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Sunrise over the ocean with congested city in between


Empty living room overlooking an empty dining room.
Our living room opens up to a part of the terrace that is completely enclosed so we have decided to use that area as a dining room. We’re excited imaging this room with our new couch and dining table in it!

During last year’s European travels, we happened upon Porto, Portugal’s second largest and oldest city, and fell in love. After spending three weeks here and another three in Portugal’s capital city of Lisbon, we decided we wanted to spend more time in Portugal. We asked our Porto Airbnb host for a referral and found Ivo Moura, an amazing real estate agent, who has been a godsend. 

He helped us find a beautiful flat in Canidelo, a parish in the municipality of Vila Nova de Gaia. It’s on the other side of the Douro River from Porto’s city center, making it more affordable and less touristy than Porto itself. The entire process went much faster than we’d expected, which meant we paid a mortgage on our home for five months while we waited for our visas to go through. 

Clay and Jackie taking a selfie with Ivo in the middle.
Our real estate agent, Ivo Moura, has been a dream. And he’s continuing to help us with everything from finding an electrician to finding us a renter when it’s time.

While our original plan was to spend 8 to 10 months a year here, we have big work projects keeping us in the U.S. for most of the time, so we’re here for a few months now, enjoying our flat as we prepare it to be a furnished long-term rental. 

The building is the same age as our home in Reno, built in 1997 and our flat was renovated in 2017, making it pretty modern for this area of the world. It’s on the 9th floor of a 10-story building (with an elevator!), putting us at eye level with the seagulls and giving us an amazing view of the Atlantic Ocean, which is a half an hour walk away.

Our flat is in a neighborhood surrounded by shops and restaurants, making it eminently walkable. And that’s a good thing, because I cannot imagine driving a car here. The streets are very narrow, with cars parked on both sides. While they’re technically not one-way, many streets are not wide enough for two cars to pass each other. As we discovered before, everyone is incredibly polite and willing to take their turns to help traffic flow pretty smoothly. And you’d better mean it if you approach a crosswalk, as people will stop and wait for you to cross (unless you’re waiting at a light).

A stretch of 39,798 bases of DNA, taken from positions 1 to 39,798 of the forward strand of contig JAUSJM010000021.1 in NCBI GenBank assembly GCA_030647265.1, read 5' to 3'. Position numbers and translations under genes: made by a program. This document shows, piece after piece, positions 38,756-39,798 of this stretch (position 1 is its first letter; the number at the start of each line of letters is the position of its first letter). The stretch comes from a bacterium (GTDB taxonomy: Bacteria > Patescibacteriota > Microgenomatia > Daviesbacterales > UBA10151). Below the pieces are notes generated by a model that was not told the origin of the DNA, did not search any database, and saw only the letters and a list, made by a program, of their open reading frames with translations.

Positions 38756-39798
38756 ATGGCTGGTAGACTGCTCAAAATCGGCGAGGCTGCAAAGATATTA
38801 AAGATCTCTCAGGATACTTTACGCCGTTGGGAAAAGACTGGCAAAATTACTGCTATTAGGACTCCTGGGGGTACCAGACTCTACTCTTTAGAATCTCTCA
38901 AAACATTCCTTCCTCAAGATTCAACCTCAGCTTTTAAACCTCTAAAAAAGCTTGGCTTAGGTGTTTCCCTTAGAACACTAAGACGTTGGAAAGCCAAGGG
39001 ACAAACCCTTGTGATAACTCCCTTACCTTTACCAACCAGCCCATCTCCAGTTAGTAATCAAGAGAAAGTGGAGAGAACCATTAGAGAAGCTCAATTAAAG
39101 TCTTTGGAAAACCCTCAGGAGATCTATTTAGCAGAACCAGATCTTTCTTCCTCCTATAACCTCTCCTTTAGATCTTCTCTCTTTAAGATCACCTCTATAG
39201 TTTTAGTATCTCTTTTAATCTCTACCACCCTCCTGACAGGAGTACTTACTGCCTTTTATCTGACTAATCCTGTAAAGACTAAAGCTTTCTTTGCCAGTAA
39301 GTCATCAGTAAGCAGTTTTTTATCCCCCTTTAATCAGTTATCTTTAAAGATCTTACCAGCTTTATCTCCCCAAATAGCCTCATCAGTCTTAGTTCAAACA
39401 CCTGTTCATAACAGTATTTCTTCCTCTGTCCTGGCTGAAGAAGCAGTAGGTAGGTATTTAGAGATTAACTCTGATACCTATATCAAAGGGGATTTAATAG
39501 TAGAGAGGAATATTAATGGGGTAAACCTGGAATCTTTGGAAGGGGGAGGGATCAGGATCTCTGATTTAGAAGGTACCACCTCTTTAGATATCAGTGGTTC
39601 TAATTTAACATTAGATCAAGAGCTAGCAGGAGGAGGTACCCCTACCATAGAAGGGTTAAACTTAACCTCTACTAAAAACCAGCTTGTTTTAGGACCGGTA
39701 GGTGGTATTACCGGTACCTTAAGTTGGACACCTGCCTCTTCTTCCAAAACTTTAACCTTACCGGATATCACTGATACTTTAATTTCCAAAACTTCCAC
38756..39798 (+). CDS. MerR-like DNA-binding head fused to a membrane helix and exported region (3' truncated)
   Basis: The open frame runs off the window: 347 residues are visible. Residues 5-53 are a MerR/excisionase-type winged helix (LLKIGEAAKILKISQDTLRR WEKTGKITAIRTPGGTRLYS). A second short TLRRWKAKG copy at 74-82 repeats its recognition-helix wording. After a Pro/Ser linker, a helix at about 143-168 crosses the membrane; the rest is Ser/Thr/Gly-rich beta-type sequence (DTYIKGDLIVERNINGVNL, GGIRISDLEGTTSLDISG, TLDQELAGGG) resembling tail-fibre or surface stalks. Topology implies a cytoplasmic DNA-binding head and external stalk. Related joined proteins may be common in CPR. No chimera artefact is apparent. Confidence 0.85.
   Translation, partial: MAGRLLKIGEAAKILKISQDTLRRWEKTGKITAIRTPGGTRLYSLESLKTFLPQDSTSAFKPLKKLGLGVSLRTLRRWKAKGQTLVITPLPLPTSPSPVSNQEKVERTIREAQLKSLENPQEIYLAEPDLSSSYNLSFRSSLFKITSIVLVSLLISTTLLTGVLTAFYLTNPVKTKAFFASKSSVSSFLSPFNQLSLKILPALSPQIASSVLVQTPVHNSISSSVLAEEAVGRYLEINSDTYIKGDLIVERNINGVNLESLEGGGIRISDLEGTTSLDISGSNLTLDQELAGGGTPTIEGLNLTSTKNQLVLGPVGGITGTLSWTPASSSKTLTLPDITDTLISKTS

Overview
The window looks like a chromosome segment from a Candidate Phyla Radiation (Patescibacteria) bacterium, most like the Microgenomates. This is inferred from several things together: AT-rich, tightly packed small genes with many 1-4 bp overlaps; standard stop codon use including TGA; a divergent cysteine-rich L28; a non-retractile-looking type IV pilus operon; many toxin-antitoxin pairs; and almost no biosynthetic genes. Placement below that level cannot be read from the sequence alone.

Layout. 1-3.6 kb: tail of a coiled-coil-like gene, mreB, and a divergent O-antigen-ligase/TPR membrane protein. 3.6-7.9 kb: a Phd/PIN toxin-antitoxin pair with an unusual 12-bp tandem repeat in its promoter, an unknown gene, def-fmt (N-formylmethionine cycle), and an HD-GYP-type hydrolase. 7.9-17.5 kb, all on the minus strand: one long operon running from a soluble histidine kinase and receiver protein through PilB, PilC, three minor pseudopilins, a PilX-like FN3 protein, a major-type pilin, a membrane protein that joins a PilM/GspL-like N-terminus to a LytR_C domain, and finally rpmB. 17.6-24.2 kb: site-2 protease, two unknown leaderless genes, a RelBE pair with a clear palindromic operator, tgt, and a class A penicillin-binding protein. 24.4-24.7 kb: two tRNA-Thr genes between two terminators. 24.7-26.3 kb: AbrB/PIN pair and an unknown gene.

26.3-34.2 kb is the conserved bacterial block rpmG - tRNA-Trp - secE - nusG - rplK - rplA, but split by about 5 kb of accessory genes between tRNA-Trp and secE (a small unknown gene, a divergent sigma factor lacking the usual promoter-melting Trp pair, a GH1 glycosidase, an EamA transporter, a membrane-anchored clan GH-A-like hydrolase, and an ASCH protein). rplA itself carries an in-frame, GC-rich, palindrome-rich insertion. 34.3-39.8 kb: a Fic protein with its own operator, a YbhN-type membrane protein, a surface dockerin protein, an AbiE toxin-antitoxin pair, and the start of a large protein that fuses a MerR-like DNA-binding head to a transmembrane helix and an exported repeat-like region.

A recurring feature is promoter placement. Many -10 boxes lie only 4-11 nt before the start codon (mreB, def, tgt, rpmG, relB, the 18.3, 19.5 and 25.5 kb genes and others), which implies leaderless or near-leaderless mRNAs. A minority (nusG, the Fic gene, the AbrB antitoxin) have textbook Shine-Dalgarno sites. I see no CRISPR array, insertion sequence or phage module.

Our first week in Portugal was spent mostly working and shopping. But the working was at actual desks that we own, in actual office chairs. And the shopping was for our flat, so yes, it was immensely satisfying. 

We haven’t had our own dresser drawers and a designated place for our computers since we sold our Reno home in November 2022. Just being able to leave our computers in one spot, rather than packing them up in backpacks and taking them to a coffee shop for reliable Wi-Fi, has been more satisfying than I could have imagined. 

Nossa Nova Casa (Our New HOme)

We arrived at the Porto airport on Tuesday, March 19 around 3:30 p.m., after two days of flying. We piled our five suitcases into a taxi and made the 20-minute trek to our new flat, where we met Ivo, who had our keys. Not only did he help us find and purchase this beautiful home, but he also hired and supervised painters and cleaning people. When we had furniture delivered from Ikea, he met them and hung out while TaskRabbit assembled our guest room bed, desks and office chairs. And he also met the utility and alarm people to get all of that taken care of for us. 

This meant we got to arrive at a like-new place and even had someplace to sit down when we got here! There would be no sleeping, though, as things needed to be done. Since we’re not staying this time, all we brought with us were clothes, toiletries, our computers and, for some reason, a stupid amount of pens.